‘Vipassana’ which was rediscovered by Gotama Buddha more than 2500 years ago is a meditation teaching on the ‘Art of Living’. A non sectarian technique of meditation which aims for the total eradication of mental impurities and resulting in the highest form of happiness and full liberation. Vipassana is a way of self transformation through self- observation. It focuses on breath and the deep interconnection between body and mind, which can be experienced directly by discipline and attention to the physical sensations that form the life of the body. It is this observation based, self exploratory journey to the common root of the mind and body that dissolves mental impurities, resulting in a balanced mind full of love and compassion.
So by observing the breath continuously and the sensations in our body we are learning and knowing the reality of what really is, to see things are they really are. Not of as what we know due to our beliefs and ‘education’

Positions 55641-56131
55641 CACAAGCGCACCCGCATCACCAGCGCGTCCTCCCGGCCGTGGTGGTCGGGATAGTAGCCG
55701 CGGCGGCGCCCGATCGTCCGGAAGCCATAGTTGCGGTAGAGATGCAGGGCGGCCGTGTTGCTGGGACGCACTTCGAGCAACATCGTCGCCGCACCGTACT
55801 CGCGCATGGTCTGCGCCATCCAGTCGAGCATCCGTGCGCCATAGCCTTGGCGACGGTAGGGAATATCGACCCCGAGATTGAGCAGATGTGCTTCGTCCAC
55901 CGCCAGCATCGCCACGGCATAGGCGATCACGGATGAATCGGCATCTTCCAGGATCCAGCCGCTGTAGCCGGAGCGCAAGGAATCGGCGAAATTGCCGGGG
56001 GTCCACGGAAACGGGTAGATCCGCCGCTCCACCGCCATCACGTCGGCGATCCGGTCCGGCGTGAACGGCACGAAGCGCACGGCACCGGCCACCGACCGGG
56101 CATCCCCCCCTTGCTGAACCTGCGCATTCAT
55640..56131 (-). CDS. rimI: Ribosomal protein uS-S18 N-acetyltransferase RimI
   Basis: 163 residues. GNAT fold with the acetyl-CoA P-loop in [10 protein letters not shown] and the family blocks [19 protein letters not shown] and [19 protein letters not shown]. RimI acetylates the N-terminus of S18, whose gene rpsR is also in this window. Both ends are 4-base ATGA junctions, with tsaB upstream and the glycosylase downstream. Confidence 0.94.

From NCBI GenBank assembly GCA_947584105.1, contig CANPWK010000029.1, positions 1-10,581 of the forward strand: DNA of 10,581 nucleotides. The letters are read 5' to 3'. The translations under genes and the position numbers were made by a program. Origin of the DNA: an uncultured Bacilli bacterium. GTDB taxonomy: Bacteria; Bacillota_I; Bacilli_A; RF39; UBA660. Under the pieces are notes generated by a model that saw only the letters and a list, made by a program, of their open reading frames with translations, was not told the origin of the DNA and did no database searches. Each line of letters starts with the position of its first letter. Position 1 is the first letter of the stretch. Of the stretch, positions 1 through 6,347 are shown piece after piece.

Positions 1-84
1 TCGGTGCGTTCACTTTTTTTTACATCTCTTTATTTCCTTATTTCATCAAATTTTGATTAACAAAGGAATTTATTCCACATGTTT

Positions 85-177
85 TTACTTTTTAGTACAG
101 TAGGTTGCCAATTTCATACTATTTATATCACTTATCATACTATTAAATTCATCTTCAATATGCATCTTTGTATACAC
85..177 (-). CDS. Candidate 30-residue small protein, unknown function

And so off I went for 10 days of Vipassana. Located in the mountains 12kms behind the city of Kathmandu Dharma Shringa is a 34 year old centre which accommodates for up to 250 people. A concrete jungle with segregated areas for females and males. Dorm rooms with 11 -18 small hard beds, in my case 22 people shared two toilets and one shower. A shower of which didn’t work and there was only cold water. There were more bathroom facilities downstairs but then you may have shared with the other 100 people waiting. An introduction that night from Mr Goenka (via recorded video) -our teacher for the next 10 days aswell as the founder of teaching Vippasana since Gotama Buddha passed.